I’m Baz and I use software to help stressed, overworkedbusiness owners get organised and get paid faster.
I’m writing this at the start of September. By the time you read this, Apple will probably have announced the new iPhones (these letters are written in advance). And, if the rumours are to be believed, they will include new “Augmented Reality” features.
What is this?
Well, you’ve probably seen Pokemon Go. Where you go to a place in the real world, look at it through your phone and there’s a Pokemon staring back at you. Now imagine that, but instead of just standing on the floor, the Pokemon (or whatever) reacts to the objects around in the room. So if it were walking towards you, it would climb up onto the table, then step down off it, at the right points.
Technically, this is really complicated stuff. Your phone needs to scan the room and figure out where all the objects are. Then figure out which bits are surfaces, which are edges, what those things might be. And then it needs to draw your “creature” in the right place, with the correct parts obscured from view, hidden behind those real-world objects.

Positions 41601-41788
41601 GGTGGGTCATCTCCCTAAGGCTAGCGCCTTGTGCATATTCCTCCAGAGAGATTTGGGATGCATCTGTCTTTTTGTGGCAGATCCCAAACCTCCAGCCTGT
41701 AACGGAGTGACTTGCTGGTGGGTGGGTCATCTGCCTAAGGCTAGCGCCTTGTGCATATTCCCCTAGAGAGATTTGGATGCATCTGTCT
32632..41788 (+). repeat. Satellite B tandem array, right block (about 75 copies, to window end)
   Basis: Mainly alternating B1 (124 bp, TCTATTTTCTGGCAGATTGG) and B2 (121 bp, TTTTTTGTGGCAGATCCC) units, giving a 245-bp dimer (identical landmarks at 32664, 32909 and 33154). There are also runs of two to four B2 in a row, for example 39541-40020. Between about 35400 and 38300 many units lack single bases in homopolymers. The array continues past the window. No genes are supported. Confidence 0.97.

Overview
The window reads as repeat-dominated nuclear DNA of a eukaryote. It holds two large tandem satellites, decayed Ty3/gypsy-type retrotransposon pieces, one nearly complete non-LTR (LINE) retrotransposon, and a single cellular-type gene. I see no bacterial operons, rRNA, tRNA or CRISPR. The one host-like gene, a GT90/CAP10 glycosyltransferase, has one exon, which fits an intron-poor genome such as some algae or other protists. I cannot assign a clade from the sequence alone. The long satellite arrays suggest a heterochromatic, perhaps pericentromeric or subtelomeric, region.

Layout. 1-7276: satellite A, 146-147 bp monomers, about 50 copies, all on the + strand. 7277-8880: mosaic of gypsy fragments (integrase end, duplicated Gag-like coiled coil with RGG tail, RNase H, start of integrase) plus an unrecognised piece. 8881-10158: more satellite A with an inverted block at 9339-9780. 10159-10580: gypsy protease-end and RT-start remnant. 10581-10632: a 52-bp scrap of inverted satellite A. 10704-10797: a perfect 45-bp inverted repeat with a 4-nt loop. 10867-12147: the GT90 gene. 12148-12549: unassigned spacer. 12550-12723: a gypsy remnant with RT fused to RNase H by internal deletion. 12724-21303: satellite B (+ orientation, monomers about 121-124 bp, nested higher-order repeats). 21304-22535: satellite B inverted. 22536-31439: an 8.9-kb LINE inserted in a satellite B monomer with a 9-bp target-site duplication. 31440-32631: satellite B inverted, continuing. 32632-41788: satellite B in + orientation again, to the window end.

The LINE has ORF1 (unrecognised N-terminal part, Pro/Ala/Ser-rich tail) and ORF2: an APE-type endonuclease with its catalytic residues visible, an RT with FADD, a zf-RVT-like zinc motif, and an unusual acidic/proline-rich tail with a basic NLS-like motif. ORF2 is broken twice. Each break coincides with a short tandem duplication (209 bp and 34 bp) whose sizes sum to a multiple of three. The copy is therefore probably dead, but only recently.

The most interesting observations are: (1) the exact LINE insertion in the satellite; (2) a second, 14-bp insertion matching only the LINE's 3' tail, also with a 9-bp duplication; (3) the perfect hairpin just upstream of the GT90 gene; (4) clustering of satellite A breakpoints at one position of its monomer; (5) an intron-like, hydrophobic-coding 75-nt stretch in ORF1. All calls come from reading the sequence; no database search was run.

The uses for this are fantastic – at its simplest, Ikea already has a version of its catalogue, where you can select an item of furniture, move it around your room, then walk about to see how it looks from all angles. There’s even a tape-measure app – point your phone at an object, move it along the length of the object and it can tell you exactly what size it is, to a fraction of a millimetre.
But that’s just the beginning. Imagine when your car windscreen can show you the dangers that are around the corner. Or if your glasses could show you signposts so you always know where you are.
The technology has come a long way, and still has a long way to go – but we’re on the cusp of something amazing.